Philosophers deal with real, empirical, questions! From Quartzy [qz.com], the ethical question of male facial hair.
Those who believe growing a beard is a personal fashion choice need to reconsider. The bristly facial hair of men is, in fact, the physical embodiment of deep ethical and aesthetic considerations. Henry Pratt, philosophy professor at Marist College in Poughkeepsie, New York, wrote a detailed analysis of such philosophical conundrums in his aptly titled paper, “To Beard or Not to Beard: Ethical and Aesthetic Obligations and Facial Hair.”
Why now: well, it all goes back to the "fool says in his heart" guy, St. Anselm.
In this paper, presented at the January 2019 eastern division meeting of the American Philosophical Association in New York, Pratt considers the premise set out by Saint Anselm of Canterbury, an 11th century philosopher. Anselm writes:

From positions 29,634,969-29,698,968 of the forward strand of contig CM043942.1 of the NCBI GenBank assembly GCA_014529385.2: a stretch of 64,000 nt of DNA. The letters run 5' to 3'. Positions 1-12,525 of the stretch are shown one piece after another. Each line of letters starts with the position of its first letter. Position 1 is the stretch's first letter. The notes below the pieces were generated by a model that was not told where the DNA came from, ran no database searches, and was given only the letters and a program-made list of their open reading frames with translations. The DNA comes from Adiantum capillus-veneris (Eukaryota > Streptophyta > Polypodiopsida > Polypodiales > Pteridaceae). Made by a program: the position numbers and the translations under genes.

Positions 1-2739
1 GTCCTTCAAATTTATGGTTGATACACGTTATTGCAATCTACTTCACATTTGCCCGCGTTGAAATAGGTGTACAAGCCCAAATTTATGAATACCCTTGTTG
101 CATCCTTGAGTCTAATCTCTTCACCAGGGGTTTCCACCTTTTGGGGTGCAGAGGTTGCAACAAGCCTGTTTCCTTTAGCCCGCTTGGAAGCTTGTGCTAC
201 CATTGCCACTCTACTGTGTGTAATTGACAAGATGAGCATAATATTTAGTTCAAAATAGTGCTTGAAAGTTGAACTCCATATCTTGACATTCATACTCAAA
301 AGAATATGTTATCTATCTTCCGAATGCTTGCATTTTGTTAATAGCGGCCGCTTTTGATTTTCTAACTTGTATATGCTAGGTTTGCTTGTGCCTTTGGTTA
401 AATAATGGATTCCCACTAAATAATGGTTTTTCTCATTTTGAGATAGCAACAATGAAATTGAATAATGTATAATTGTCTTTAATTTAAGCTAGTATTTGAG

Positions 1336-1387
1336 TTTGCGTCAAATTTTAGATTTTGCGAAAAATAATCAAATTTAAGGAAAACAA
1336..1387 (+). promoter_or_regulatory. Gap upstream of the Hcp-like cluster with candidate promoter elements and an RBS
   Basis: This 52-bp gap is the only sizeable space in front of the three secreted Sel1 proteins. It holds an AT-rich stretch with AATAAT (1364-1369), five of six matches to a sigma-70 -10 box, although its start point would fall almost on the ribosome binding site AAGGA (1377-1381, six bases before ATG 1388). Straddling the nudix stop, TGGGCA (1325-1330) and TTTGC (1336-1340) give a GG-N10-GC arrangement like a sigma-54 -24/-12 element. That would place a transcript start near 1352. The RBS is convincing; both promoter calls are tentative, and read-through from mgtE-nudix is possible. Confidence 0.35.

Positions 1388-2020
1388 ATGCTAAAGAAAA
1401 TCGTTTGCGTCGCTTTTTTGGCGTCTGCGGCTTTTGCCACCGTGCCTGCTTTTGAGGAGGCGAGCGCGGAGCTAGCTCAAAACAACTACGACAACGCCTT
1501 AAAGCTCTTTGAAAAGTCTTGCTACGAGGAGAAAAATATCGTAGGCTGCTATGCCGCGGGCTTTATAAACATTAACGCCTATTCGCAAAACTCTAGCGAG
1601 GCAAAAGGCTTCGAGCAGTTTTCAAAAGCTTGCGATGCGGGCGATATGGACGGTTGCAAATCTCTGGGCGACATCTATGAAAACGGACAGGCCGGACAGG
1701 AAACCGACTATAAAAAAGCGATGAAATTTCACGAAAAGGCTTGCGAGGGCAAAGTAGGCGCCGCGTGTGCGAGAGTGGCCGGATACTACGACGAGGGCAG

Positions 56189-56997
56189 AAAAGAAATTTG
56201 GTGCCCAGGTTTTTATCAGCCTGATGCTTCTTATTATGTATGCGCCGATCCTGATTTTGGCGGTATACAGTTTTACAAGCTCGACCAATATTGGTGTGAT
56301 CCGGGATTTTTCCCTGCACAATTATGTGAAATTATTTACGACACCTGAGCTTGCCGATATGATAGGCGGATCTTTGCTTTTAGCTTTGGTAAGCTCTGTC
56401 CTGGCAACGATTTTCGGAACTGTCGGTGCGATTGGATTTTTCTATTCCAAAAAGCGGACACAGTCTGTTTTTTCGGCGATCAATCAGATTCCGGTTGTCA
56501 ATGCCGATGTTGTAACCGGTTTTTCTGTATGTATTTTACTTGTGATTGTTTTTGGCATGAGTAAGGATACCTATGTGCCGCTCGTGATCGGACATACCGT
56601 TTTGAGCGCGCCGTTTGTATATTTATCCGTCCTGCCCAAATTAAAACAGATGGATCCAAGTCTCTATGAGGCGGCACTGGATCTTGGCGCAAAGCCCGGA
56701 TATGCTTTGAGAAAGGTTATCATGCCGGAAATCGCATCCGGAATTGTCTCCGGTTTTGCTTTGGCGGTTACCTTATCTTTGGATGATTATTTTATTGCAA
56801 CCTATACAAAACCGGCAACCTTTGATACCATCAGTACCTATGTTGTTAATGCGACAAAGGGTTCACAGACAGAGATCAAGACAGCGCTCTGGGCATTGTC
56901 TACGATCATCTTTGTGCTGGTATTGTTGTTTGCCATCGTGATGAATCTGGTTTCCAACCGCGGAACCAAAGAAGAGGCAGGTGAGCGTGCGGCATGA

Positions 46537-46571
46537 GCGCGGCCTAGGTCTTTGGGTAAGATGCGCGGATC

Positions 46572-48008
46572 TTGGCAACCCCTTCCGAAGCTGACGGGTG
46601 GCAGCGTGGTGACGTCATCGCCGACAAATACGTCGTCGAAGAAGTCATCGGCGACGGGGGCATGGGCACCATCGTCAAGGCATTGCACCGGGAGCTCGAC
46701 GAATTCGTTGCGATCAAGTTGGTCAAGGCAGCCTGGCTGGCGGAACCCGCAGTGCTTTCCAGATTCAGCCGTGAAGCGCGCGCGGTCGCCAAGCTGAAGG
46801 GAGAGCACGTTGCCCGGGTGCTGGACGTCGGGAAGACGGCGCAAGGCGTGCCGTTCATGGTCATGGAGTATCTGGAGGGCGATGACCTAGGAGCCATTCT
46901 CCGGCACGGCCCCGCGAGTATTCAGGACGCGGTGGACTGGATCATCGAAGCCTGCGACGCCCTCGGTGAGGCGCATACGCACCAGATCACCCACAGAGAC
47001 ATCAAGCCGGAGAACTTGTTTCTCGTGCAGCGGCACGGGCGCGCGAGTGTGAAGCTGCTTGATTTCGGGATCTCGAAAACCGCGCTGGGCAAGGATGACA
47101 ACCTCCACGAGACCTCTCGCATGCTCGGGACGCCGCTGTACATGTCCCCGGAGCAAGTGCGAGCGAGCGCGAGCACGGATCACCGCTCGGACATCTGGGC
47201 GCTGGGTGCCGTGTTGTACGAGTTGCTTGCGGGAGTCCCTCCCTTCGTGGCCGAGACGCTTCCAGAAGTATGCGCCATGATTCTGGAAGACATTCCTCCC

Not having a beard is not dishonorable for a man who is not yet supposed to have a beard, but once he ought to have a beard, it is unbecoming for him not to have one. In the same way, not having justice is not a defect in a nature that is not obligated to have justice, but it is disgraceful for a nature that ought to have it.
However, one surprising consequence of my philosophical work on pogonotrophy is that I now find myself thinking that the choices made by myself and others about what to grow on our faces are actually pretty important. I find myself wondering whether I should worry about the masculinity projected by my beard, and the effects thereof. I also consider whether friends and associates should have the facial hair they grow. But just as it’s a bad idea to tell other parents they’re raising their kids wrong, I think it’s a bad idea to tell others that their beards are wrong. So far.
Other relevant sources:
The Philosophy of Beards: A Lecture Physiological, Artistic and Historical, by Thomas Gowing; 1875; [publicdomainreview.org]
The Philosopher’s Beard [theeuropean-magazine.com]
Beard Taxes! [wikipedia.org]
The Gentleman Lawyer’s Guide to Facial Hair [lawyerist.com]
"Law of Conservation of Facial Hair" still applies.